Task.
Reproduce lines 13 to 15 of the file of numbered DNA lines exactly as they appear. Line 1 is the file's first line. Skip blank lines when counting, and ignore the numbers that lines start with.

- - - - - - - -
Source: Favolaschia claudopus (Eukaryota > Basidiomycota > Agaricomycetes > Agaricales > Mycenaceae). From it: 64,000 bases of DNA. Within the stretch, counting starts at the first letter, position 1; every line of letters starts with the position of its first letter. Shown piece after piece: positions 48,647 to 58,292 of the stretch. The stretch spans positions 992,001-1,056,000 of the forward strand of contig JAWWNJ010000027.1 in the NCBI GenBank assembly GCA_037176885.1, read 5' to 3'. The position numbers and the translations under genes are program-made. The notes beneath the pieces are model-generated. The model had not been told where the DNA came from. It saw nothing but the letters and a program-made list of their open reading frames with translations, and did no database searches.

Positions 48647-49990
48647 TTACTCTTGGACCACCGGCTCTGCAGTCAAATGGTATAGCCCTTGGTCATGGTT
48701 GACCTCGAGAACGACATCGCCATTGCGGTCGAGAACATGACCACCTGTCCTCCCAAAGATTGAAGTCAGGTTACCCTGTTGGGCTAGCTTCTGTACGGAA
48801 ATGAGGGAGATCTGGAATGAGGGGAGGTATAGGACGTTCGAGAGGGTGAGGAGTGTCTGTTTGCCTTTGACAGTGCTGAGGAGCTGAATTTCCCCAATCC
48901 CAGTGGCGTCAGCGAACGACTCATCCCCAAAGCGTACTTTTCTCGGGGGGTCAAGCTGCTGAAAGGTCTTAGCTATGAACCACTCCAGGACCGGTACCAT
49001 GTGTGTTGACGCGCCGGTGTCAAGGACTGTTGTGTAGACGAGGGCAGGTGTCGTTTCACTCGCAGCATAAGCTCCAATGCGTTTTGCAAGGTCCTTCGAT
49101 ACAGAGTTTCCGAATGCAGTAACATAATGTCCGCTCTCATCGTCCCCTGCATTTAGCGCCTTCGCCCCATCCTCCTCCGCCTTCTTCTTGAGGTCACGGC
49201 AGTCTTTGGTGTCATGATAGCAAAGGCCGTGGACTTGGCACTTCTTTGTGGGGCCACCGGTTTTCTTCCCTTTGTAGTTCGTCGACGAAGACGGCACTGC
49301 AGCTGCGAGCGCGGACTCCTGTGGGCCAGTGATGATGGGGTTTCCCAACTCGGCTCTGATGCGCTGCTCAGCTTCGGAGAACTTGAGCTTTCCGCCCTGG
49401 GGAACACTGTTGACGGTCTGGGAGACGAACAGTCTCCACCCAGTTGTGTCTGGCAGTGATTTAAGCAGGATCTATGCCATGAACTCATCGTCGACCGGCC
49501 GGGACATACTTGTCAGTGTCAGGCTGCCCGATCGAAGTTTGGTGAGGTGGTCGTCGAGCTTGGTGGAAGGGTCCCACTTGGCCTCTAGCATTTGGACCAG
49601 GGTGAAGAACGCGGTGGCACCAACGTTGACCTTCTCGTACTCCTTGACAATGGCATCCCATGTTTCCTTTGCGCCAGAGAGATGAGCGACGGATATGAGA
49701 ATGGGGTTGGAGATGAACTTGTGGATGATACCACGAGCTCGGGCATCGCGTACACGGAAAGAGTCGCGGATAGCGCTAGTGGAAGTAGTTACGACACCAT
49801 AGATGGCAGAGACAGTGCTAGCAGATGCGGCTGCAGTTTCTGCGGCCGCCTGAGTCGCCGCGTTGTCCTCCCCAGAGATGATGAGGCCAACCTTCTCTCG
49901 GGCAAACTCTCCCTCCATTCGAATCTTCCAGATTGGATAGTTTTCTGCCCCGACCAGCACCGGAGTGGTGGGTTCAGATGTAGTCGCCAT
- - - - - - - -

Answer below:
49601 GGTGAAGAACGCGGTGGCACCAACGTTGACCTTCTCGTACTCCTTGACAATGGCATCCCATGTTTCCTTTGCGCCAGAGAGATGAGCGACGGATATGAGA
49701 ATGGGGTTGGAGATGAACTTGTGGATGATACCACGAGCTCGGGCATCGCGTACACGGAAAGAGTCGCGGATAGCGCTAGTGGAAGTAGTTACGACACCAT
49801 AGATGGCAGAGACAGTGCTAGCAGATGCGGCTGCAGTTTCTGCGGCCGCCTGAGTCGCCGCGTTGTCCTCCCCAGAGATGATGAGGCCAACCTTCTCTCG